Post-workout anti-inflammatory

I’ve heard this mentioned a few times now across to few training and nutrition videos/discussions but never in detail.

I think I struggle with a bit of inflammation after a big ride, as I’m sure many do, and wonder if I can make even a small dent in that by adding a natural anti-inflammatory in to my post-ride recovery efforts.

I’m wondering if anyone can share recommendations and experiences with natural anti-inflammatories?

Same time, suppressing inflammation too much can blunt training effect. But to be honest, I know little about this topic, better do your own googling. Lot of listed foods are in my daily diet and I don’t plan to change it even if this blunting effect is true.

I’ve googled the hell out of it, it’s difficult to find training specific information but I posted because I was keen to hear some real world experience :slightly_smiling_face:

No no no. This is acute inflammation, in reaction to your event, and is good for you. It’s the body repairing itself and getting stronger , as long as you allow enough recovery time. It’s chronic (near continuous long term) inflammation that is bad for you, and a trigger for many diseases.


I picked this up recently somewhere in a thread here: drink chamomile tea before bed. Not too much obviously as it will interrupt your sleep. But apparently it calms down the limpathic system and can help with recovery. I have been doing it the past few weeks and my HRV doesn’t dip that low after hard efforts and I subjectively feel better, sleep better since starting to doing that.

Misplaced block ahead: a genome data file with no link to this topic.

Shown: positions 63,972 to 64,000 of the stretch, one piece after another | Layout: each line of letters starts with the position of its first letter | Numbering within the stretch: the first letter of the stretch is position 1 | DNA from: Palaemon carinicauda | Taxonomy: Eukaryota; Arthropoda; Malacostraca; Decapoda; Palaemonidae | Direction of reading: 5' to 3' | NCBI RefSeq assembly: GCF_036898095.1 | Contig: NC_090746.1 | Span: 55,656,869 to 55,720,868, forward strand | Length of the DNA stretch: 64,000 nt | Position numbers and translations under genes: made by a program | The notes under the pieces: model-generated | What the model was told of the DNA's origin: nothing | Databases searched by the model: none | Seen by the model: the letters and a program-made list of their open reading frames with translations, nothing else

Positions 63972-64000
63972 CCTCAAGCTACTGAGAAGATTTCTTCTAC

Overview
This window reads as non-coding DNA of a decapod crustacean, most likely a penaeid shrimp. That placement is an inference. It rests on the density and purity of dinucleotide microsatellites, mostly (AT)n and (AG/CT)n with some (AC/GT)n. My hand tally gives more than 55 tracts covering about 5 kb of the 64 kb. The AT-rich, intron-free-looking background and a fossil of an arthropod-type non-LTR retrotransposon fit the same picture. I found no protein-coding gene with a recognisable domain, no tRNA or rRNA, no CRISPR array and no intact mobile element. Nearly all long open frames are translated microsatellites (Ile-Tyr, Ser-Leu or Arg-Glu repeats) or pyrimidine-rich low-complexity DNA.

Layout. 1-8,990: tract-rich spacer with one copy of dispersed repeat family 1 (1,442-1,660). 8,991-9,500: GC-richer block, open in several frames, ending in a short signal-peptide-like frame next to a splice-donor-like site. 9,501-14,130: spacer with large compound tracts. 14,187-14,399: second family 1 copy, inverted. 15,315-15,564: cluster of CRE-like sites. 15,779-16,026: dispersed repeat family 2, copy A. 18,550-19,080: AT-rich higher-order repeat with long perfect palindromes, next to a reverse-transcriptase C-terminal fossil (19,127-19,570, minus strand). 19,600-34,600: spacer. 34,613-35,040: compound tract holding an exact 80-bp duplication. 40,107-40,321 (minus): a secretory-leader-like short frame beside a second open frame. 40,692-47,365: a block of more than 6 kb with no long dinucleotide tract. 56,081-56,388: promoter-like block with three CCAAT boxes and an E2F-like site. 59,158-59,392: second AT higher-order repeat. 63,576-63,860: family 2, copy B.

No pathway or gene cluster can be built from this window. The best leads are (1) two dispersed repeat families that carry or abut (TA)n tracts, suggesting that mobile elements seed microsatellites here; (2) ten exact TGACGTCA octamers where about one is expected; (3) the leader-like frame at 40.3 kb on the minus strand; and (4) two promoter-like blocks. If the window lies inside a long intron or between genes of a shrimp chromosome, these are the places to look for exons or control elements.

As alluded to above, “inflammation” drives a lot of the muscular pathways into hypertrophy etc. Why would you want to avoid the positive effects?

Focus on high level recovery (nutrition, rest, sleep, mobility) and the rest will fall into place.

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Acute inflammation is your immune system doing upgrades to your body.
The only reason I’d like to blunt that would be if I need to perform the next day, e.g., during a multi stage event.

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As mentioned above, you don’t want to shut down inflammation after a ride if the focus is adaptation and getting faster.

Andy Galpin and Andrew Huberman have discussed this on the podcasts they’ve done, just no way I could remember which one(s) and where. But I think it’s something like 3-4 hours after endurance workouts (potentially longer?), and as much as 24-48 hours after hypertrophy workouts.

Things that you want to avoid to maximize adaption is pretty much anything that shuts down inflammation and that includes icing and cold plunges. A cold plunge / ice bath can effectively negate the benefit of a hypertrophy workout IIRC.

Now, if you’re in a stage race, or trying to recover for the next day and not focused on adaptation or getting faster (e.g. between stages of the tour) is a different story and that’s a scenario where it’s a good thing.


Johnathan Vaughters was on the Giro commentary on Sunday, and he mentioned that they see substantial water retention (i.e. inflammation) in their fatigued riders on the rest day. He stated that, counterintuitively, the more fatigued/inflamed they are, the more time they’re told to spend on the bike on the rest day to help reduce inflammation. Presuming this is to increased blood/lymphatic flow to the muscles and thereby aid recovery and return to homeostasis. Obviously this is all about recovery not adaptation, but I thought this was interesting. I am not aware of studies that corroborate the utility of light workouts on rest days vs. total rest (pretty sure those tracking perceived soreness and adaptation say they’re similar).


I have an old knee injury unrelated to cycling so I’ve figured out a cocktail that keeps it from getting irritated which is liquid collagen, glucosamine, chondroitin, hyaluronic acid and then omega 3, turmeric curcumin and ginger pills. The biggest thing I would recommend is to slowly build up your training volume in order for your body to adjust. In the past 6 months I’ve improved by ftp in watts by 16.5% and w/kg by 32% so I highly doubt it’s doing anything to suppress fitness gains. What kind of inflammation are we talking about with you?